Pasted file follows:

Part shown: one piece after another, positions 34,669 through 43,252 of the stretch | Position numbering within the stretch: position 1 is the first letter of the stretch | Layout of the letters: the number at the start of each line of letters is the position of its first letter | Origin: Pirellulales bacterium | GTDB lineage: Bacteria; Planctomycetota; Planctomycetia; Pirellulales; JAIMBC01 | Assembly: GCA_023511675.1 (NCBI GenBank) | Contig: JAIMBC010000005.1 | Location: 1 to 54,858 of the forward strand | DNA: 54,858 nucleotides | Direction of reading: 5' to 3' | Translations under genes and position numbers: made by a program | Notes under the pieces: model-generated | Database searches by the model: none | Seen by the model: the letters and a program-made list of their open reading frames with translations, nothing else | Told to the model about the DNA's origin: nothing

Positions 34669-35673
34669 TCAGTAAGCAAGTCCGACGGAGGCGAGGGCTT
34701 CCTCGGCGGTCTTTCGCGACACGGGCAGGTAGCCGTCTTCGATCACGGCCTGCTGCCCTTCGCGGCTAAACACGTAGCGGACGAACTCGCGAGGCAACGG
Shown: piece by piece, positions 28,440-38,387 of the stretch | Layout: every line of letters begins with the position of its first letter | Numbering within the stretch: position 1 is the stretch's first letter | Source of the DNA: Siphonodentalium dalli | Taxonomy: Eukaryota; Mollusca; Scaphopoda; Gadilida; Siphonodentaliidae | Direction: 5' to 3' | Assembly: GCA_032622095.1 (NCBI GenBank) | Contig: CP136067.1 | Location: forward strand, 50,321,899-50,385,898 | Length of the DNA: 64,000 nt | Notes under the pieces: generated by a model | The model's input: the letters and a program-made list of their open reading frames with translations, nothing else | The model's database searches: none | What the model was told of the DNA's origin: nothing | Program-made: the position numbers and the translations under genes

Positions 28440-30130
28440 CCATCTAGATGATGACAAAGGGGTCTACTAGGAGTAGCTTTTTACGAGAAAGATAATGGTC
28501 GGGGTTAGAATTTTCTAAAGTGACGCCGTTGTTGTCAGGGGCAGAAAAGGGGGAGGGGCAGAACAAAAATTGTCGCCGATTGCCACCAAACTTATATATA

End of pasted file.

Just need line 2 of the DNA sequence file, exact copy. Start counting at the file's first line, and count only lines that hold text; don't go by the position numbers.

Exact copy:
Positions 34669-35673